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Love One Another (1 John 3:11-24 ESV)

11 For this is the message that you have heard from the beginning, that we should love one another. 12 We should not be like Cain, who was of the evil one and murdered his brother. And why did he murder him? Because his own deeds were evil and his brother’s righteous. 13 Do not be surprised, brothers,[a] that the world hates you. 14 We know that we have passed out of death into life, because we love the brothers. Whoever does not love abides in death. 15 Everyone who hates his brother is a murderer, and you know that no murderer has eternal life abiding in him.

16 By this we know love, that he laid down his life for us, and we ought to lay down our lives for the brothers. 17 But if anyone has the world’s goods and sees his brother in need, yet closes his heart against him, how does God’s love abide in him? 18 Little children, let us not love in word or talk but in deed and in truth.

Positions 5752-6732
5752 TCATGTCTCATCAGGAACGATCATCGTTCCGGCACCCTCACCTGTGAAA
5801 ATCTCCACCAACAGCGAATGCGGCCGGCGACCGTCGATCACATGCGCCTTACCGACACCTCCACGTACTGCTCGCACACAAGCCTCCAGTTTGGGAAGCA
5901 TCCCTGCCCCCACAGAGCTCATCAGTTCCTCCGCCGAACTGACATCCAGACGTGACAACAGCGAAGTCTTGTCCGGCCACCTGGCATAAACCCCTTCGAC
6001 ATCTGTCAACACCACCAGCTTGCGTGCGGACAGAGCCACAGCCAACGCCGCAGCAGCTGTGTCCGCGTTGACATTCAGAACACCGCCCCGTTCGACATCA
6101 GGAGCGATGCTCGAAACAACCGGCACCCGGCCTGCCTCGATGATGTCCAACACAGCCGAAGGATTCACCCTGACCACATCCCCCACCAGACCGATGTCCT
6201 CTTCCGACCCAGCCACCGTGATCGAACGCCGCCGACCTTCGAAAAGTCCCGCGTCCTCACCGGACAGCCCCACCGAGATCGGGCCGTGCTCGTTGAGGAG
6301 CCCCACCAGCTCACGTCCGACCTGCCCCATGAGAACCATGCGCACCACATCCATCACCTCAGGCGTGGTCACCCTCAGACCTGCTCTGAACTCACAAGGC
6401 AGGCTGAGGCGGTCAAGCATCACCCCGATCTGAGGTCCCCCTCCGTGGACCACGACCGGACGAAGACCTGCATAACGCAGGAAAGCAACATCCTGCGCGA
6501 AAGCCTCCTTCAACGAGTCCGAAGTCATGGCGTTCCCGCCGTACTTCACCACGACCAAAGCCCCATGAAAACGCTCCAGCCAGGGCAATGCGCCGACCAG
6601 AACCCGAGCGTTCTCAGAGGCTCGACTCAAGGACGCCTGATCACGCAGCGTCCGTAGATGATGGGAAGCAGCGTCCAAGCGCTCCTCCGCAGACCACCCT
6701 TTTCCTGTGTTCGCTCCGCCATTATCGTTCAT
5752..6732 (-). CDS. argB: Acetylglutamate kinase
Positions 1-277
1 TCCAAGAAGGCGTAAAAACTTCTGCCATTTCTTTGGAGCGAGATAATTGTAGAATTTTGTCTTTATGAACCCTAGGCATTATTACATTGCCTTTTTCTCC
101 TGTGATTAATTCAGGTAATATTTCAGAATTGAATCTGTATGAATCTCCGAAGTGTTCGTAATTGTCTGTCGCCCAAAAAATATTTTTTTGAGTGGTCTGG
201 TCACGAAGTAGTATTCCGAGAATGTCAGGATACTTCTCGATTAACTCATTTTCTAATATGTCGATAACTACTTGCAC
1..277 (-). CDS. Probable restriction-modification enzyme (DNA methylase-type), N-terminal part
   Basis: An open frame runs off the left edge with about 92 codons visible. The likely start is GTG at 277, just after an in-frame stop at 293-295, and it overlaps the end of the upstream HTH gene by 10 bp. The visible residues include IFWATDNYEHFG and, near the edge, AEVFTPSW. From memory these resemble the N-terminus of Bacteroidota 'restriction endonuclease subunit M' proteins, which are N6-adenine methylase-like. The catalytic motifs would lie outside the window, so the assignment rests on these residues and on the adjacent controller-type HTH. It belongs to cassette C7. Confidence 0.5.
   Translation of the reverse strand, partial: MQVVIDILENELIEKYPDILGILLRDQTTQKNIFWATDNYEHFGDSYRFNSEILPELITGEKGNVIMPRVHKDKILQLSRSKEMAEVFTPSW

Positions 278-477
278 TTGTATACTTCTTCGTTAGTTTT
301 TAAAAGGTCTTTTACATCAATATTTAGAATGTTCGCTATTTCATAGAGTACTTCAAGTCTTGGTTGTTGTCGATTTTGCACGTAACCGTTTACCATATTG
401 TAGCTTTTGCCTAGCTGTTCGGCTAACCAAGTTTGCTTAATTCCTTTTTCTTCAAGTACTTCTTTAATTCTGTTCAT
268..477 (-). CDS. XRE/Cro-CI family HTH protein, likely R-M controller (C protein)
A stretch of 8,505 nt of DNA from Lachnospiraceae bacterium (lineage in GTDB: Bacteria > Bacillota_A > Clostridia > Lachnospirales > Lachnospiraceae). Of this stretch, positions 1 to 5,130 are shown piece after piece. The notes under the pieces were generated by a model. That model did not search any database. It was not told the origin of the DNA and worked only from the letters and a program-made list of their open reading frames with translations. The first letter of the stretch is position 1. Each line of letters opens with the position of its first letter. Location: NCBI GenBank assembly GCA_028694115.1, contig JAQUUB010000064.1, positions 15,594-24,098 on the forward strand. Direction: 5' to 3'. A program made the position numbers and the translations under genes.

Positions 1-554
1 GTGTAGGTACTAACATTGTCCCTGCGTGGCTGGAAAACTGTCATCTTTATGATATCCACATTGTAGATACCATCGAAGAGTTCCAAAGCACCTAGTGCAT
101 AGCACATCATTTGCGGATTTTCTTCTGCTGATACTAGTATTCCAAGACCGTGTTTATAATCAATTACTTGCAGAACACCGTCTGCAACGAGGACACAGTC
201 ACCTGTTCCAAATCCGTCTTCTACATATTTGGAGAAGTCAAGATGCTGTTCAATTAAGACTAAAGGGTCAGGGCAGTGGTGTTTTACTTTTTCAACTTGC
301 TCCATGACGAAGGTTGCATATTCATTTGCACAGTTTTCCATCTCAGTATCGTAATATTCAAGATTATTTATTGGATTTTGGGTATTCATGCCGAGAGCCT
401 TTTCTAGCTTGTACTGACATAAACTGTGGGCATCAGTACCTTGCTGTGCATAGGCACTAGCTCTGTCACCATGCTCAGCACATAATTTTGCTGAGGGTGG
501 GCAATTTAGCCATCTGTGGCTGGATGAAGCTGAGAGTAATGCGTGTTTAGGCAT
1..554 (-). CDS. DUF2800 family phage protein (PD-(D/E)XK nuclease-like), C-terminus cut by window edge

19 By this we shall know that we are of the truth and reassure our heart before him; 20 for whenever our heart condemns us, God is greater than our heart, and he knows everything. 21 Beloved, if our heart does not condemn us, we have confidence before God; 22 and whatever we ask we receive from him, because we keep his commandments and do what pleases him. 23 And this is his commandment, that we believe in the name of his Son Jesus Christ and love one another, just as he has commanded us. 24 Whoever keeps his commandments abides in God,[b] and God[c] in him. And by this we know that he abides in us, by the Spirit whom he has given us.